At a glance.
- FCC asked to ban China Telecom Americas.
- Governments ambivalent about Zoom.
- Disinformation as an operational challenge.
- Content moderation as public policy?
FCC asked to ban China Telecom from operating in the US.
The US Executive Branch has sent the Federal Communications Commission a recommendation that China Telecom's International Section 214 Common Carrier Authorizations be "revoked and terminated." Bleeping Computer explains that the grounds for the revocation are concerns about the cybersecurity risks the company is said to present. The recommendation is a joint one formulated by the Departments of Justice, Homeland Security, Defense, State, and Commerce, as well as by the United States Trade Representative.
Official ambivalence about Zoom.
Teleconferencing specialist Zoom, of course, has been prominent in the current discussion of remote work. Its ease and reliable availability made it a popular choice for enterprises of all kinds and sizes, from storefront churches to the US Department of Defense (the Voice of America points out that FBI warnings haven't affected use by US Government agencies as much as one might expect), but its dramatically increased use exposed troubling privacy and security issues (which Diginomica reviews harshly). Both the German Government and the US Senate have told their people not to use Zoom, ZDNet reports. The US Department of Homeland Security has issued various less stringent cautions, and Federal News Network says these are being received differently by various agencies, many of whom weren't that invested in Zoom to begin with.
But concerns about the security and privacy of telework may have shaped a sources-sought announcement from the US Senate's Sergeant-at-Arms (replies are due this coming Wednesday). The Senate is interested in "Cybersecurity Information Assurance Support."
Disinformation is a challenge the US military may have trouble meeting.
State actors, notably China (defensively), Russia (disruptively), and to a lesser extent Iran (with conspiracy-mongering whacks at its two bêtes noires, the United States and Israel), have actively pushed various lines of disinformation about COVID-19's origins and propagation. A Military Times op-ed wonders how well prepared the US Department of Defense is to parry large-scale disinformation campaigns and concludes that the answer is "not very." The op-ed's authors see doctrinal confusion as presenting an obstacle to clarity (and to the assignment of roles and missions) in ways that make operational sense.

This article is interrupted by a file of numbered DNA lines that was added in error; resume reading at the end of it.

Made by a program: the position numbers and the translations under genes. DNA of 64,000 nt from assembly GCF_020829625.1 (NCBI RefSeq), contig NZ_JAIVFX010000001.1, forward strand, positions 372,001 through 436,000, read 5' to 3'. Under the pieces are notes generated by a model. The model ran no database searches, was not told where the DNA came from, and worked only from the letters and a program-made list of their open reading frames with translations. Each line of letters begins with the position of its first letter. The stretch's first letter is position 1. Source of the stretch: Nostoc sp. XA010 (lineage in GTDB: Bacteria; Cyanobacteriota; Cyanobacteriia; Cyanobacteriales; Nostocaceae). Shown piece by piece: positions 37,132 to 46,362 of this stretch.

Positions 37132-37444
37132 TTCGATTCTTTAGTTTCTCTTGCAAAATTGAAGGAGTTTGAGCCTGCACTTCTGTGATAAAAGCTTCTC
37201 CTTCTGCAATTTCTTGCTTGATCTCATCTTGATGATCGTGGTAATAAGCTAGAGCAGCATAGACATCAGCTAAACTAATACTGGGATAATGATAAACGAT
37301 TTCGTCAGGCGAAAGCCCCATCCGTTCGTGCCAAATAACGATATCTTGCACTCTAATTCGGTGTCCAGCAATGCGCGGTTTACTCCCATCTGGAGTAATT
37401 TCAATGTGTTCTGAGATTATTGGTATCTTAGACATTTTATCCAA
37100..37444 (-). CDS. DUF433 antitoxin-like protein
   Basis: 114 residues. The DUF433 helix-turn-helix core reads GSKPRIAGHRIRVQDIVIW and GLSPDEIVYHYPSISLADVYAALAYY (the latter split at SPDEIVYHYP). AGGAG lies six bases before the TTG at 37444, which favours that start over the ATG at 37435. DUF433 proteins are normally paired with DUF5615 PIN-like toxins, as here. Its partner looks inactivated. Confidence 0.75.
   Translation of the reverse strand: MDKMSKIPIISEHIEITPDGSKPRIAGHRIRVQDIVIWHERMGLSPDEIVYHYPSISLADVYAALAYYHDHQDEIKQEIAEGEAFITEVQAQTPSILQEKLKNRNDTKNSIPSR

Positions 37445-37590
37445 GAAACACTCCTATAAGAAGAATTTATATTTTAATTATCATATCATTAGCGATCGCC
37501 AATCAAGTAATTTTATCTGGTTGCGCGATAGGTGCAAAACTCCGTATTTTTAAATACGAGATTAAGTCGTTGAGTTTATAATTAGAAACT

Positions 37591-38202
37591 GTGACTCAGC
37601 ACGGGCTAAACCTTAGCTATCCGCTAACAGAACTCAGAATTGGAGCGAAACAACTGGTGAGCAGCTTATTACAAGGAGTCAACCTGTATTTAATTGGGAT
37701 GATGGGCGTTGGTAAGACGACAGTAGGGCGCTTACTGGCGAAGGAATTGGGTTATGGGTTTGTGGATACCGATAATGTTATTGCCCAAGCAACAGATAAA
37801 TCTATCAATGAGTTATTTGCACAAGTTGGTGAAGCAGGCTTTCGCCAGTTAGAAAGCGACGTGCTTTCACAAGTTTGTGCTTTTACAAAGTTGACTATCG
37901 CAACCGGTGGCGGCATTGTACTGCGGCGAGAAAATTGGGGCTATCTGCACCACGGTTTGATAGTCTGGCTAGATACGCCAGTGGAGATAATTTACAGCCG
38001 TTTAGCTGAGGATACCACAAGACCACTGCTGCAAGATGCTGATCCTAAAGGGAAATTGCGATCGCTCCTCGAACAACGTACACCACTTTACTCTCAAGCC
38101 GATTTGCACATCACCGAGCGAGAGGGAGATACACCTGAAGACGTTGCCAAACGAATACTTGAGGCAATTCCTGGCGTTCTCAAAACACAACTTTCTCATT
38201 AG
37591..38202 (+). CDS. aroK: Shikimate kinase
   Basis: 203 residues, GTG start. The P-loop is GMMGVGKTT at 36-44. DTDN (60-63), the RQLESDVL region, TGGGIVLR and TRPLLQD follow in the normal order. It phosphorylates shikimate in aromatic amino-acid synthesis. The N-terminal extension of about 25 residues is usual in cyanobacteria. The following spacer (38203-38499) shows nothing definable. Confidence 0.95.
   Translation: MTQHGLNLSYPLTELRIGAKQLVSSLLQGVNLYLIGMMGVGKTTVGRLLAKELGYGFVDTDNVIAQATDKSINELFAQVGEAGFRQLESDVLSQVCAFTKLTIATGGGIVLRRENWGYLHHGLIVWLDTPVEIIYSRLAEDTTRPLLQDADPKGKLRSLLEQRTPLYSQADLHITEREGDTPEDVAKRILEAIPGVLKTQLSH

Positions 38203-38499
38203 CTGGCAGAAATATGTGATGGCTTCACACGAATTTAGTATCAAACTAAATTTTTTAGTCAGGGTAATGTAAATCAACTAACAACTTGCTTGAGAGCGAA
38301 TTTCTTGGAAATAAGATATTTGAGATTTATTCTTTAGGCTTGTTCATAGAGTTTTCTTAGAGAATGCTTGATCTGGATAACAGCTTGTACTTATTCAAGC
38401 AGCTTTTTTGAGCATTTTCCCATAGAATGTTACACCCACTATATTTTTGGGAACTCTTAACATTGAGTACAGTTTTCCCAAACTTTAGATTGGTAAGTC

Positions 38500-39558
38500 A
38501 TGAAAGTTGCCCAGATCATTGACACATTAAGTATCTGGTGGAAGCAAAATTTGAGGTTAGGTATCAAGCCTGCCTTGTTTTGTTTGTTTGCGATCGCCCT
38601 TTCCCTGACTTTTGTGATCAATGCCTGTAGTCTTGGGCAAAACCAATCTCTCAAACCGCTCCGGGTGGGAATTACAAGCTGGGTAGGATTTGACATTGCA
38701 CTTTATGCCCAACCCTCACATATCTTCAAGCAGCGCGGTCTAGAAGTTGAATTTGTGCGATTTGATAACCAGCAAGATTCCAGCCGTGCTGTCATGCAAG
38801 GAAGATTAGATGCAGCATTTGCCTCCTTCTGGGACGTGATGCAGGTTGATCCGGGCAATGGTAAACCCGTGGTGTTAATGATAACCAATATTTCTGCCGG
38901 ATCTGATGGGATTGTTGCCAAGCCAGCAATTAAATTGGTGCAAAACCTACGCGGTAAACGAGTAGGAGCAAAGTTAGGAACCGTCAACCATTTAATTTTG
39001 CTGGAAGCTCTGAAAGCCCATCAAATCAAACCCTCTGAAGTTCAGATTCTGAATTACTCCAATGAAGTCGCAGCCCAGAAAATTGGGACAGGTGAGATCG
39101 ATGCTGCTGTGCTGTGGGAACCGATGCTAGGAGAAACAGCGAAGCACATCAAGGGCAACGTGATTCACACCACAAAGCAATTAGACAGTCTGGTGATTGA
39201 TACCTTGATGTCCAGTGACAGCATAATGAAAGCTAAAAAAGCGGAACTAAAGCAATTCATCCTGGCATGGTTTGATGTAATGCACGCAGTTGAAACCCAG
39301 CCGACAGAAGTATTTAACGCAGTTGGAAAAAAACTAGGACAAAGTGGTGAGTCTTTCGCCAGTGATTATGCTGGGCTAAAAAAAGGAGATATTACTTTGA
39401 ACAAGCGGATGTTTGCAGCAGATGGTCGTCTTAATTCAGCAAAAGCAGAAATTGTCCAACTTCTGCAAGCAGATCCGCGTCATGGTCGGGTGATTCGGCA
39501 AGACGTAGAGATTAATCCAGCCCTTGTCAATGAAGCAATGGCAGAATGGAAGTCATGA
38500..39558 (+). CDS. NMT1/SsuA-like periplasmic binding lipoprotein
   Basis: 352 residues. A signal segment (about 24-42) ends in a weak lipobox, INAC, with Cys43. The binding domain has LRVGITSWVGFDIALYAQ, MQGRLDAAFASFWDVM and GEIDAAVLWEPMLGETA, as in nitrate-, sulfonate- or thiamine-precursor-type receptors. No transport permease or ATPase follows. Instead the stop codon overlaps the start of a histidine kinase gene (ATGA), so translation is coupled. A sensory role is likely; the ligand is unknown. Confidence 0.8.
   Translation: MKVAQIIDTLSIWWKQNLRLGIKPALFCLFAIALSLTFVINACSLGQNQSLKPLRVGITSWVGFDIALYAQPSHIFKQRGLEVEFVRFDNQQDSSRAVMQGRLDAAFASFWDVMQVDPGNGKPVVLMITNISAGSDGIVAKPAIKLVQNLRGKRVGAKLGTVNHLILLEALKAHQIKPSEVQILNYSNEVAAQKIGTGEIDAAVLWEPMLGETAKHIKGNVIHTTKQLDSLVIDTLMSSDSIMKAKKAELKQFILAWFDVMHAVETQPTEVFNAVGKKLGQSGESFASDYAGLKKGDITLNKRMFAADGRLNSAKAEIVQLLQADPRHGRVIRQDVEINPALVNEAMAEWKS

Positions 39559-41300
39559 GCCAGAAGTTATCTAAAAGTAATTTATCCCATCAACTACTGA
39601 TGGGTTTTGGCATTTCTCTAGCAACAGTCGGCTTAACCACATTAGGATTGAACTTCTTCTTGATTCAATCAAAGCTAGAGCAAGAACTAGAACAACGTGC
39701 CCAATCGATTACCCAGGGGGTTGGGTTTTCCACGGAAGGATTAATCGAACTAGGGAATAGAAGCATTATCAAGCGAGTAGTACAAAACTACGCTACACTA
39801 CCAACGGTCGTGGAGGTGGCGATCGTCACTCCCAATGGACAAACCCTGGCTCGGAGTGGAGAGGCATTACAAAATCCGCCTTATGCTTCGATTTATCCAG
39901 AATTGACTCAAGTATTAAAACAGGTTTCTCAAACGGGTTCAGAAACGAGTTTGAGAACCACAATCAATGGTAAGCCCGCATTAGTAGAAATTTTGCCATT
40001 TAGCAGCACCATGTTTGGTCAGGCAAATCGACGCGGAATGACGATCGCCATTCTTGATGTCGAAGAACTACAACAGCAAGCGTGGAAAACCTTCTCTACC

Looking ahead, some advocate a post-pandemic content moderation regime.
In fairness it's a tough and unfamiliar problem, and there's no easy list of best practices to inform effective counter-messaging. Some of the difficulty in handling disinformation may be seen in the speed with which misinformation spreads, and the surprising reach even implausible memes can have. WIRED traces the strange conviction that COVID-19 is somehow related to 5G, and that such relationship has been created by some conspiracy or other, to a January interview in a Belgian publication. (It’s a Flemish publication, by the way, so one would expect even more reach had it appeared in Francophone media, there being many more speakers of French in the world than there are speakers of Dutch.) It's since been picked up by the dreary and tiresome celebrity tribes of slacktivists and influencers, with regrettably but predictably far-reaching effects. Some of those effects have even been kinetic, as cell towers in the English midlands have been vandalized and telecommunications workers threatened.
Another essay in WIRED offers a public health case for post-crisis regulation of political discourse. "We must recognize that political discourse is public health," is how it closes. How such content control might be accomplished isn't entirely clear, but the author's preferred solutions seem to run along corporatist lines. As an earlier communitarian slogan had it, the personal is political, and the argument in WIRED clearly asserts that rights reside in communities, not individuals. In some communities, that is: some communities appear to be more equal than others.